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ViewSonic VX2880ml Ultra HD Multimedia Monitor
Computer Reviews

ViewSonic VX2880ml Ultra HD Multimedia Monitor

The perplexing state of Ultra HD has already passed on for this multimedia display.

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The promise of 4K has been a far-reaching one. We’ve been told throughout the last few years that the benefits would be worth be wait, so far though, much of the market is still lost in limbo. But there’s a little more to offer for computer users, however, the ViewSonic VX2880ml Ultra HD Professional Multimedia Monitor is one that struggles to make a viable case for itself.

This is part of the game for manufacturers tailoring to early adopters and the VX2880ml is yet another 28-incher that’s poised to occupy a lot of desk space at 10.8 lbs. The overall styling is glossy black with two “YouTube-approved” 2-watt speakers and contact-based control panel on the bottom, while a fashionable one-piece stand keeps the monitor up – but also non-adjustable. Around back, connectivity includes HDMI/MHL and two DisplayPort (standard and mini) inputs, headphone jack, and a DisplayPort output for daisy-chaining.

Despite the aesthetics and slick exterior the VX2880ml is adequate at best, but questionably Spartan compared to other UHD models. Out-of-the-box performance gave us a palette of punchy colors with decent blacks, although a quick CIE chromaticity test revealed that all color dots (red, green, and cyan in particular) were slightly misaligned from their ideal accuracy points.


Average grayscale presentation didn’t win us over either when left on its Standard default preset. In fact, it’s one the poorer testers with little gradation between grays, especially from moderate to crushed blacks in various scenes during Guardians of the Galaxy. Lighter shades of gray barely fare any better as things often appear as white. And because this is a Twisted Nematic screen, Indirect viewing angles result in color shifting anywhere other than the exact center sweet spot, with luminance having expected issues at the top and bottom – typical of most TN panels we’ve recently had in the office.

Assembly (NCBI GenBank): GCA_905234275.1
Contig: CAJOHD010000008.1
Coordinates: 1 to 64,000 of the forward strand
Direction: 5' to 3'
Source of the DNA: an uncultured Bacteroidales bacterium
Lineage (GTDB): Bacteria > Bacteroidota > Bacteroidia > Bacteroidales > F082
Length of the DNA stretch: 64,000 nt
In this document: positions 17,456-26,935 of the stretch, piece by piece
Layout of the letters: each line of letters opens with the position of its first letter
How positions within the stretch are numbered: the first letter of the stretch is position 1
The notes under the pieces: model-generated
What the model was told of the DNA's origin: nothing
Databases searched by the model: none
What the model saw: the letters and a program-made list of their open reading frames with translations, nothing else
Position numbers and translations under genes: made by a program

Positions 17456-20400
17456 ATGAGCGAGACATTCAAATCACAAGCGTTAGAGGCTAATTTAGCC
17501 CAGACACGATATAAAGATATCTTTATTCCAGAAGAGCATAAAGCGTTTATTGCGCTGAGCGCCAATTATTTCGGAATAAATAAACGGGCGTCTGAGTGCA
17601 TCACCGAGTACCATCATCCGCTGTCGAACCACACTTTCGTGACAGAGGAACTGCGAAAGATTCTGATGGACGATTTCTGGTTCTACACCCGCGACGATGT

Fortunately, these irregular enhancements are fixable to a certain degree, but the settings are basic and won’t be a perfect solution when eliminating contrast faults. Our best option was to stick with the “Web” preset while other modes such as “Movie” and “Text” produced strong greenish/reddish tints, or “Game” mode.

Most of these quirks are manageable, what is harder to ignore is its undeniably sharp resolution of 3,840 by 2,160 (4K/UHD) and 30Hz refresh rate limitations.

That’s right – despite being equipped with DisplayPort 1.2, which can handle the additional pixels and 60Hz, the VX2880ml lacks the latter ability entirely. For a multimedia entertainment monitor this makes it far from ideal for gaming, as titles like Far Cry 4 are choppy, and fairly unconventional for everyday usage. That said, the maximum you’re going to get out of this display for 60Hz is 2,560 by 1,440.

My time with the VX2880ml wasn’t exactly great. On one hand, this is supposed to be a bona-fide UHD display, but feels compromised in so many areas where it probably shouldn’t be; especially if you’re looking for an unspoiled 4K experience with movies and gaming where smooth response is necessary. There are better alternatives from Lenovo, ASUS, Samsung, and if you’re willing to wait, even ViewSonic’s updated line of 4K monitors – which are much-improved and coming this summer.

About the Author: Herman Exum